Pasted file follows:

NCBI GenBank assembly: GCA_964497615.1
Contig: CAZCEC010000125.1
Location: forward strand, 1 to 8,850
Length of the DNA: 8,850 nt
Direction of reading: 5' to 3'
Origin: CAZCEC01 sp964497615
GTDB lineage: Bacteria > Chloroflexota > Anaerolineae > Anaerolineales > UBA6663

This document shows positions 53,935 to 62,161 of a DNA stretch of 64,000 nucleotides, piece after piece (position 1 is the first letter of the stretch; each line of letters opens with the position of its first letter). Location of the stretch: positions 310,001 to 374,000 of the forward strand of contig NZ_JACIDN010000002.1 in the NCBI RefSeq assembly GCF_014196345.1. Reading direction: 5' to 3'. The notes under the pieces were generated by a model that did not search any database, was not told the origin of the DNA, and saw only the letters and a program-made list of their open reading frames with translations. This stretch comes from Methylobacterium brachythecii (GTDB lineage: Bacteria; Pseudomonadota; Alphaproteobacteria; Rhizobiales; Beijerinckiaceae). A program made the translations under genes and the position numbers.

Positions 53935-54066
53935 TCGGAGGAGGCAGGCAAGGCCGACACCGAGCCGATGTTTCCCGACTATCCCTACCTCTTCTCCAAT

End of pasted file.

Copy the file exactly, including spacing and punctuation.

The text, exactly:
NCBI GenBank assembly: GCA_964497615.1
Contig: CAZCEC010000125.1
Location: forward strand, 1 to 8,850
Length of the DNA: 8,850 nt
Direction of reading: 5' to 3'
Origin: CAZCEC01 sp964497615
GTDB lineage: Bacteria > Chloroflexota > Anaerolineae > Anaerolineales > UBA6663

This document shows positions 53,935 to 62,161 of a DNA stretch of 64,000 nucleotides, piece after piece (position 1 is the first letter of the stretch; each line of letters opens with the position of its first letter). Location of the stretch: positions 310,001 to 374,000 of the forward strand of contig NZ_JACIDN010000002.1 in the NCBI RefSeq assembly GCF_014196345.1. Reading direction: 5' to 3'. The notes under the pieces were generated by a model that did not search any database, was not told the origin of the DNA, and saw only the letters and a program-made list of their open reading frames with translations. This stretch comes from Methylobacterium brachythecii (GTDB lineage: Bacteria; Pseudomonadota; Alphaproteobacteria; Rhizobiales; Beijerinckiaceae). A program made the translations under genes and the position numbers.

Positions 53935-54066
53935 TCGGAGGAGGCAGGCAAGGCCGACACCGAGCCGATGTTTCCCGACTATCCCTACCTCTTCTCCAAT